Socio-Economic Participation of Somali Refugees in the Netherlands, Transnational Networks and Boundary Spanning
In this article we analyse the socio-economic participation of Somali refugees in the Netherlands. Unemployment is higher among Somalis than any other refugee or immigrant group in the Netherlands and they face many obstacles when it comes to social and economic participation. At the same time, they are known for having a strong transnational orientation. We were interested to learn whether and, if so, how Somalis use their transnational networks to overcome obstacles on the Dutch labour market and how boundaries around formal labour markets are negotiated in order to access employment and to participate. We did so by focusing on two strategies employed to participate, namely through Somali organizations in the Netherlands and elsewhere, and by Somalis moving to the UK. In doing so, we looked at Somalis’ ability to span boundaries to create opportunities. The concept of transnational networks is helpful in understanding Somalis’ daily realities, but conceptually it does not seem to fit entirely as these networks usually only refer to connections with the ‘homeland.’ We argue that Somalis’ boundary-spanning activities move beyond national levels and involve various scales, sites, and settings. The data we refer to are derived from focus group discussions with 66 Somali people in Amsterdam and 20 interviews with experts who work with the Somali community in the Netherlands. These discussions and interviews were held in 2013–14. We also draw on 20 interviews with Somali organizations in the Netherlands about their transnational orientation, which were conducted between 2010 and 2013 in the context of another research project.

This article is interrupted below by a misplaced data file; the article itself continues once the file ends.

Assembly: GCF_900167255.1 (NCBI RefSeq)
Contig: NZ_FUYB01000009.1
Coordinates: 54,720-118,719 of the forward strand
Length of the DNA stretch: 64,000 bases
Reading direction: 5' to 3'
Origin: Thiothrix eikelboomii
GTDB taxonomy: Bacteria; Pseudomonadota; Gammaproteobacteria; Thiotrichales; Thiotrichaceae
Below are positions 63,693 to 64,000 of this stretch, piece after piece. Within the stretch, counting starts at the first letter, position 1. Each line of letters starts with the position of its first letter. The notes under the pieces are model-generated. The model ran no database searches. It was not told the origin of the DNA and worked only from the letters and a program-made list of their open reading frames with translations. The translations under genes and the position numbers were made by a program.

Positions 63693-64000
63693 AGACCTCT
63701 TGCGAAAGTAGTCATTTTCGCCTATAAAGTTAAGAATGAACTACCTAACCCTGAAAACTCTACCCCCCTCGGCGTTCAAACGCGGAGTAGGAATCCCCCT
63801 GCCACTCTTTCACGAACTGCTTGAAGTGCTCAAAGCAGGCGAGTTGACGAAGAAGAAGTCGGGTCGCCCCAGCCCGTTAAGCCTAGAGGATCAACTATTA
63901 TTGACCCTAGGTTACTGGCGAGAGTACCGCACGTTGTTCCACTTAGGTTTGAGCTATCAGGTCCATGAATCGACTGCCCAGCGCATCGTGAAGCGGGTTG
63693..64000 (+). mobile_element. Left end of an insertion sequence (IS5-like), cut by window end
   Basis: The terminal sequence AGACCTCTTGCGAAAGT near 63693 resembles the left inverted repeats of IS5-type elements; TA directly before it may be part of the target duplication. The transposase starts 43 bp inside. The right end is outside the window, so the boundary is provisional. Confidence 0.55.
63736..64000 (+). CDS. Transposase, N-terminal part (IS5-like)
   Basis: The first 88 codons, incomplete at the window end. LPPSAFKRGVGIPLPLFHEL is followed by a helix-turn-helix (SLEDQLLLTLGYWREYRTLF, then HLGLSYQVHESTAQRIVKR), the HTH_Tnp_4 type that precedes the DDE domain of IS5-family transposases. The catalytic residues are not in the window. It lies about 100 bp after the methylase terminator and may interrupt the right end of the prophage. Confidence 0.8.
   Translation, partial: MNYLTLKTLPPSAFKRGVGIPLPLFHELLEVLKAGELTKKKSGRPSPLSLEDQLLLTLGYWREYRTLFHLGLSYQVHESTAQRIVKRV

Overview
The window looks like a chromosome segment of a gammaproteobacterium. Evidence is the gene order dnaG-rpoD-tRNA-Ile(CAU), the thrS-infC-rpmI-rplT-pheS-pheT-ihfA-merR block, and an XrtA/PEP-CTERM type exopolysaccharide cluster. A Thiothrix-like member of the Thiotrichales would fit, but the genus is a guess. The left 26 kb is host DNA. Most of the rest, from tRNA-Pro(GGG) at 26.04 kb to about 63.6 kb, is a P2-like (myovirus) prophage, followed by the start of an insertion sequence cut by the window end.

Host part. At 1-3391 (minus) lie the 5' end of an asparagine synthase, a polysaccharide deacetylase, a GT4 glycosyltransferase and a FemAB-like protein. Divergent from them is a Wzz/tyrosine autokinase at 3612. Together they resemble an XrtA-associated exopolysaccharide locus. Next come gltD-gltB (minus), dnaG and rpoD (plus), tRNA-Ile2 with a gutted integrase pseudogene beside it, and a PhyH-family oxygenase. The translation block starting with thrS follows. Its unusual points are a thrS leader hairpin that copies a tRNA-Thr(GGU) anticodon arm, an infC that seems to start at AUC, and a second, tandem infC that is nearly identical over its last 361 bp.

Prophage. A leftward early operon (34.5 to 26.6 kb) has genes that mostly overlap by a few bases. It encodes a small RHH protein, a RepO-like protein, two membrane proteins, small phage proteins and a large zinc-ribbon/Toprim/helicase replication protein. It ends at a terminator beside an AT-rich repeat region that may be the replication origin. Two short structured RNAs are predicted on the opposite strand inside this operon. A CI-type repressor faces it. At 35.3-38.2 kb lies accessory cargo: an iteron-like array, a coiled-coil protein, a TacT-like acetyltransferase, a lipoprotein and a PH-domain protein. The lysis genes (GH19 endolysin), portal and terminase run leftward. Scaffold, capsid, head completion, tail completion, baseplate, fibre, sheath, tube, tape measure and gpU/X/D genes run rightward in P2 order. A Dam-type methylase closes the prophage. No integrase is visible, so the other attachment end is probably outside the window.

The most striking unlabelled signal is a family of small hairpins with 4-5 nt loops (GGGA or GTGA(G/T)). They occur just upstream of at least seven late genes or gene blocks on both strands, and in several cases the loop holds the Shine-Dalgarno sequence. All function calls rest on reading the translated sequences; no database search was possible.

© Ilse van Liempt, Gery Nijenhuis. This is an open access article distributed under the terms of the Creative Commons Attribution 4.0 license (http://creativecommons.org/licenses/by/4.0), which permits any use, distribution, and reproduction of the work without further permission provided the original author(s) and source are credited.